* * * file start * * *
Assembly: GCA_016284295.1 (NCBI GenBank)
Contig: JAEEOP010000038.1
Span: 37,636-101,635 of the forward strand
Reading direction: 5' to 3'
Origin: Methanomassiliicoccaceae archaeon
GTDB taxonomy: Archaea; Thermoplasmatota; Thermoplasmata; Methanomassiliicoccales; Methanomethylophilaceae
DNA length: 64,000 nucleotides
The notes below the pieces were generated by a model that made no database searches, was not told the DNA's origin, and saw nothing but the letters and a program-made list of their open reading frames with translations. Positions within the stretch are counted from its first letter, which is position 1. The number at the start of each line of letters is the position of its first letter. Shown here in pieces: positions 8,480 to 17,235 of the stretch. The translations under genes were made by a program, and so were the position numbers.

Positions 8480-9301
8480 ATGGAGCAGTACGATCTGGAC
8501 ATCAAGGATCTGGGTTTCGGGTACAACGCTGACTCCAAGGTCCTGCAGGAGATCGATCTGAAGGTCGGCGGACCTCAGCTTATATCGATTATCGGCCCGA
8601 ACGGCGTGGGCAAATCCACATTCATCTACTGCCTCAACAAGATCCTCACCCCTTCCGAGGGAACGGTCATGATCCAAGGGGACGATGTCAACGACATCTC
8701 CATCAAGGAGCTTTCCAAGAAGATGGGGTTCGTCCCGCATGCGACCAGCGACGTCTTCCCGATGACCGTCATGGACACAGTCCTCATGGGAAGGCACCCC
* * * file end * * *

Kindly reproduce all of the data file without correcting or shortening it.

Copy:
Assembly: GCA_016284295.1 (NCBI GenBank)
Contig: JAEEOP010000038.1
Span: 37,636-101,635 of the forward strand
Reading direction: 5' to 3'
Origin: Methanomassiliicoccaceae archaeon
GTDB taxonomy: Archaea; Thermoplasmatota; Thermoplasmata; Methanomassiliicoccales; Methanomethylophilaceae
DNA length: 64,000 nucleotides
The notes below the pieces were generated by a model that made no database searches, was not told the DNA's origin, and saw nothing but the letters and a program-made list of their open reading frames with translations. Positions within the stretch are counted from its first letter, which is position 1. The number at the start of each line of letters is the position of its first letter. Shown here in pieces: positions 8,480 to 17,235 of the stretch. The translations under genes were made by a program, and so were the position numbers.

Positions 8480-9301
8480 ATGGAGCAGTACGATCTGGAC
8501 ATCAAGGATCTGGGTTTCGGGTACAACGCTGACTCCAAGGTCCTGCAGGAGATCGATCTGAAGGTCGGCGGACCTCAGCTTATATCGATTATCGGCCCGA
8601 ACGGCGTGGGCAAATCCACATTCATCTACTGCCTCAACAAGATCCTCACCCCTTCCGAGGGAACGGTCATGATCCAAGGGGACGATGTCAACGACATCTC
8701 CATCAAGGAGCTTTCCAAGAAGATGGGGTTCGTCCCGCATGCGACCAGCGACGTCTTCCCGATGACCGTCATGGACACAGTCCTCATGGGAAGGCACCCC